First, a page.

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Discussion Starter #1
Rod building.
If I bought the right blank, and learned a littlle, could I save some money? Do any of yall make your own rods? I think it would be cool If I could save a little money.
 

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takes a little bit of money to get setup, then a good mechanical knowledge to be able to fabricate items and holders. a little electrical knowledge in order to fabricate a variable speed foot controlled motor.. at your age you would save thousands by learning to build your own rods....
 

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Saving money on custom rods was the reason I started but it can be very addicting. I'll spend much more in the long run than having someone build them for me but there is a great sense of satisfication catching a fish on something you build yourself or having someone said "that's a good looking rod".

You can get all the supplies you need to start for under $40 from your local Academy but count on $75+ for the components needed for a offshore rod.
 

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Discussion Starter #4
So what do I need? Ive built a light spinning rod, but I had someone kinda holding my hand with it. I wouldnt mind spending as much as I would spend on a nice calstar or somethin, but I think it would be cool to make my own, and save a little $$$ while using the colors and the blank I like.
 

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For supplies you need something to support the rod (a big box with the one side and the top cut off works fine, finish for the guides, expoxy for the grips, gimbal and reel seat, some thread, finish brushes, color preserver (if you use regular nylon thread) and a razor blade/exactor knife. I would suggest you get a copy of Tom Kirkman's book which I think is titled "how to build custom rods".

Components:
Blank, gimbal, grips, reel seat, hosel/winding check, guides, and a top.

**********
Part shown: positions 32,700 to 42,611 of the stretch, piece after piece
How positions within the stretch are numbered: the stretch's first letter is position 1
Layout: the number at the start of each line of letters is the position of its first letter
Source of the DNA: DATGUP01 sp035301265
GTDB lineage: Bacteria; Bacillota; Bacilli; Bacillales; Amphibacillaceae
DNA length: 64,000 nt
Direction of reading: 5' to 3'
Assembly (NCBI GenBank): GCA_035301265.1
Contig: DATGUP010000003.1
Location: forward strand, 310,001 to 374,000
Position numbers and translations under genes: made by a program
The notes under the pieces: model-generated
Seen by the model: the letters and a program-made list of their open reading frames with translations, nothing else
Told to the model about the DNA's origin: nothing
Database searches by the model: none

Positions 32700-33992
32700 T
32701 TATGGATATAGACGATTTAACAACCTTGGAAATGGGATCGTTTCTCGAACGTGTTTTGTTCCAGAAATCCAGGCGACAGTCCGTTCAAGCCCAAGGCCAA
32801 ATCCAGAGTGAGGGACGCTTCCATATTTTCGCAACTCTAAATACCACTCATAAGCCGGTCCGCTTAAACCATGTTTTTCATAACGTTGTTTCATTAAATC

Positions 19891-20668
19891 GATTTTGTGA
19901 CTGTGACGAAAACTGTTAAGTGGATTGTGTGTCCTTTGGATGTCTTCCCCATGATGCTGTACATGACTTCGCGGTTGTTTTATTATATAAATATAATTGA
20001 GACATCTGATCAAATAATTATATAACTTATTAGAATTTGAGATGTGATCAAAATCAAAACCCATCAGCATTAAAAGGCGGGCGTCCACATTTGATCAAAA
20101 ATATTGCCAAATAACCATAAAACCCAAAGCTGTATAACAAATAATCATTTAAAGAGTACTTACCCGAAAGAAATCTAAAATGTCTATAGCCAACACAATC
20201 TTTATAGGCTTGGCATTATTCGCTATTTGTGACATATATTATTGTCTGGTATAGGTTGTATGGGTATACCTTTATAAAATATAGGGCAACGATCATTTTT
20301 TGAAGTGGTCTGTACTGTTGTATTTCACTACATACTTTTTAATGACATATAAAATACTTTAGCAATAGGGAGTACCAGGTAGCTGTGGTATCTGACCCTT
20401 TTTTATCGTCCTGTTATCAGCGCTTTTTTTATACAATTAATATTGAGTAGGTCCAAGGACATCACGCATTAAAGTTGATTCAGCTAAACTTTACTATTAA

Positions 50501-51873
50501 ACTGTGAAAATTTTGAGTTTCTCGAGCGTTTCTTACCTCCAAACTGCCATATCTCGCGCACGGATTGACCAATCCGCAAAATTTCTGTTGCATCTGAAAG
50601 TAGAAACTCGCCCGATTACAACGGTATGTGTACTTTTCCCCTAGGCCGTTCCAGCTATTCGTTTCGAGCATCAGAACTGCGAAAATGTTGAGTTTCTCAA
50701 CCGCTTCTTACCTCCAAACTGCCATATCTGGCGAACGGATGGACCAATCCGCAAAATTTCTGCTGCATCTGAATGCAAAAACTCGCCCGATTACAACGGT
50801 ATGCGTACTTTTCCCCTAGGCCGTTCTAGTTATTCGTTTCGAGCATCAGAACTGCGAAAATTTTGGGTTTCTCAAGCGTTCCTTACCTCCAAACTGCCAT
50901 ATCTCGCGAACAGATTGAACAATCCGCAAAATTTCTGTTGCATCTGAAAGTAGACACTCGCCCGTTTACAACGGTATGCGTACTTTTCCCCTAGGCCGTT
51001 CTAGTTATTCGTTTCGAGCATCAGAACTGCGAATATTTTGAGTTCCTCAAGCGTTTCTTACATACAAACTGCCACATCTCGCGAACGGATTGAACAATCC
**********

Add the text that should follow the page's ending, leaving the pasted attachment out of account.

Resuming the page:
I would also suggest you strip down an old rod and practice on it before buying/using all new components.
 

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Team Oso,

It really isn't that hard and it's a skill that has tons of rewards:

1. Getting exactly what you want, like a heavy spinner, rail rod or acid wrapped rod which might not be commercially available otherwise. You'll also be able to fit heavy rods to your body size and technique, which is a huge benefit if you run tons of drag.

2. The satisfaction of a job well done and using something you created yourself.

3. Better quality. Once you develop basic skills (which can happen on your first rod if you take your time and focus) you'll build a better product than almost any off the shelf rods.

4. Better knowledge about what you want in a rod and how you expect it to perform.

5. Ain't no better way to tackle ho than with a custom rod.

Other than Kirkman's book, you can purchase Dale Clemens "Advanced Custom Rod Building" book and I HIGHLY reccomend Doc Labanowski's "Custom Rod Building With Doc Ski" DVD available from www.mudhole.com. Doc's video focuses on offshore rods, and long range tuna stand-ups in particular.

Good suppliers are FTU (selection is limited), mudhole, and www.acidrod.com.

Oh, and if you get into rod building, do it for the reasons above, not to save money. It's tough to realize savings unless you can buy components wholesale or build ALOT of rods.

I hesitate to sick you on another forum, but the folks at rodbuilding.org are very helpful (it's run by the aforementioned Tom Kirkman), just really great people.
 

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txseadog,when you say stripping down an old rod do you mean just taking it apart? I am going to google info on it after I post this,just curious. I would like to try and put together a rod or two.Think it would be a nice skill to pick up.
*edit*
So I looked up alot of info,its really hard to wade through it all. What would you suggest being a first purchase?One of those kits?I already know what the rod I want to build looks like in my head :) And I was just thinking about why no stickers,and I saw they have them,well not the ones I have in mind but it can be done,all I need to know. Thanks in advance for your input.
 

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I meant just taking the old guides off. For me, wrapping and finishing the guides is the most time consuming part of the whole process. It can also be the most frustating :).

I'm not sure want your looking for but www.Bad-fish.com has kits that more geared to offshore / tuna fishing.


txseadog,when you say stripping down an old rod do you mean just taking it apart? I am going to google info on it after I post this,just curious. I would like to try and put together a rod or two.Think it would be a nice skill to pick up.
*edit*
So I looked up alot of info,its really hard to wade through it all. What would you suggest being a first purchase?One of those kits?I already know what the rod I want to build looks like in my head :) And I was just thinking about why no stickers,and I saw they have them,well not the ones I have in mind but it can be done,all I need to know. Thanks in advance for your input.
 
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